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What You Need to Know About Public Intoxication
Public Intoxication

Public intoxication, aka “drunk and disorderly,” is a charge on a person that is publicly drunk or under the influence of drugs. Living in Springfield, Missouri, we’ve all heard about people getting arrested downtown at the bar and club scene for being too drunk – but don’t hear about people who have a couple drinks at the bar getting arrested, even though they were obviously tipsy. So, where’s the line to draw on public intoxication? What is to far?

Typically, you can be charged with public intoxication if you were in a public space, you were under the influence of substances or alcohol, and you disturbed or even injured someone. It can sometimes be hard to prove that someone was behaving in a way that showed to an officer that they couldn’t look after themselves, however.

As an alcohol-related crime, fines and charges should be taken very seriously. However, there are some defenses one can bring against a public intoxication charge. These include: You weren’t in a public area, you could care for yourself, you didn’t do anything to the public (interference or obstruction) or you weren’t willingly intoxicated.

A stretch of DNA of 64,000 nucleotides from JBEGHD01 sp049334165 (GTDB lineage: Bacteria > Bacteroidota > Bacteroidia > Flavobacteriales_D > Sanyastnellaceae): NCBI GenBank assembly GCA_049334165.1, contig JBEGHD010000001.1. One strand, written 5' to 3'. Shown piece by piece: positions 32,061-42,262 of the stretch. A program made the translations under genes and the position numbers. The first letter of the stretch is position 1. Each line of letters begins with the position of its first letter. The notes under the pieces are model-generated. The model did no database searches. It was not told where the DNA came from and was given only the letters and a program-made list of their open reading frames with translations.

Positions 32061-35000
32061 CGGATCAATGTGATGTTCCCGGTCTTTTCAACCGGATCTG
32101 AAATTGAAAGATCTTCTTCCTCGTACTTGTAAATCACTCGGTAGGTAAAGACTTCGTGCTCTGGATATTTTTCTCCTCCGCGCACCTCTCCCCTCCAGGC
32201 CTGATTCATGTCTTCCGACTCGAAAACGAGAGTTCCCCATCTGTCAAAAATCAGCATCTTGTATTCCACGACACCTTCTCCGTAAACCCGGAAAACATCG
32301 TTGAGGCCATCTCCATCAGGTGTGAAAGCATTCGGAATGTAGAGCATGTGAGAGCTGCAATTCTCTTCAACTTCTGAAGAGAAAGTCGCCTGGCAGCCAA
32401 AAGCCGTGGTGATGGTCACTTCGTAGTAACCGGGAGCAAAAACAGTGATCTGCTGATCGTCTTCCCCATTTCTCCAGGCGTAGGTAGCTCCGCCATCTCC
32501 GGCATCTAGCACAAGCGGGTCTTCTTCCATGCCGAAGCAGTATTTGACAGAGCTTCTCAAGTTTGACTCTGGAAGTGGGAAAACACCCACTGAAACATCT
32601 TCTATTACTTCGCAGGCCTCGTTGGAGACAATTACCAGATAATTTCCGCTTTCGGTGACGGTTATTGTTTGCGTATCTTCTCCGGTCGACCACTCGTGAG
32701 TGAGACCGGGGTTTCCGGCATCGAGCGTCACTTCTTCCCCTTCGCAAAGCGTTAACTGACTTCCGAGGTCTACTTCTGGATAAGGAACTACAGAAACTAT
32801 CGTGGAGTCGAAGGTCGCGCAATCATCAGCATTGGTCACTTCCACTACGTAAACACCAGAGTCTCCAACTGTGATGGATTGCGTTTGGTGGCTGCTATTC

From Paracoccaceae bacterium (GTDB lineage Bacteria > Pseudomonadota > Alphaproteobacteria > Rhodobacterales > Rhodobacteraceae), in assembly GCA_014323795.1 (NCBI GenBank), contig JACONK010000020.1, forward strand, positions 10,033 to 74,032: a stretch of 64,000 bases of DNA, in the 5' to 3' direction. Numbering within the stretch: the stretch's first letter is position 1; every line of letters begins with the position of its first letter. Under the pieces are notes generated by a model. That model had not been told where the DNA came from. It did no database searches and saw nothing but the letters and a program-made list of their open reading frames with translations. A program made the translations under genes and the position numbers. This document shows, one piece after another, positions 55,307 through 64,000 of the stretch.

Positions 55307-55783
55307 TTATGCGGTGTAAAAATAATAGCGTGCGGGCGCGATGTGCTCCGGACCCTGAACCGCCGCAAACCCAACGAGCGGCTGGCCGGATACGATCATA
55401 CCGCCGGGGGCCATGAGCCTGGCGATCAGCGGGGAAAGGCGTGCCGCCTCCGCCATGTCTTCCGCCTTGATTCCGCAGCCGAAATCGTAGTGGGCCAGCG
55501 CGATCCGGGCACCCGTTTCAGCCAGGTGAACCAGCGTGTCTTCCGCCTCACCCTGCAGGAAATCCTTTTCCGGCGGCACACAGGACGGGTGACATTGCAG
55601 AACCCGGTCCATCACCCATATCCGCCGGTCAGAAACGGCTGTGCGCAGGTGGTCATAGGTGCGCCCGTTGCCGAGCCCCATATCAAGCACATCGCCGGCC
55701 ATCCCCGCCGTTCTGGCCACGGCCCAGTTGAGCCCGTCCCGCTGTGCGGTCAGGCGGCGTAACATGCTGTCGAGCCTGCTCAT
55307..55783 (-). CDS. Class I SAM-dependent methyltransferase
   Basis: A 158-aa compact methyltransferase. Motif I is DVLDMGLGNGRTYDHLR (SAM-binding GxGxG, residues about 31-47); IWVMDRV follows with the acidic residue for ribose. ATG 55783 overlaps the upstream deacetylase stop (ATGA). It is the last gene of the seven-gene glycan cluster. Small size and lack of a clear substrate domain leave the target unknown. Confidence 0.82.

Minors can also be charged with a type of public intoxication charge, in the form of an MIP (Minor in Possession). It’s important to note that even if you only appear to be intoxicated or under the influence, you can be charged with an MIP. If you are younger than 21 and have been drinking or had alcohol in your possession, you may also be charged. You can find more information on MIPs on our blog post:

The penalties for breaking the public intoxication laws can be fairly extensive, ranging from a Class C misdemeanor with fines up to $750 and/or 15 days of imprisonment, all the way to a Class D felony with fines up to $10,000 and/or imprisonment up to 7 years. Knowing the law and behaving safely in pubic areas can prevent you from being charged with this.

If you have been charged with public intoxication or an MIP, it’s always a good idea to consult with an experienced attorney to get you the outcome you deserve. Getting a lawyer can help you lessen the charges against you, lessen the points placed on your license, and will help relieve the stress and time that it takes for this court case. If you’d like help with your case, call Tad Morlan today.

About the Author

tadmorlan@sbcglobal.net
tadmorlan@sbcglobal.net
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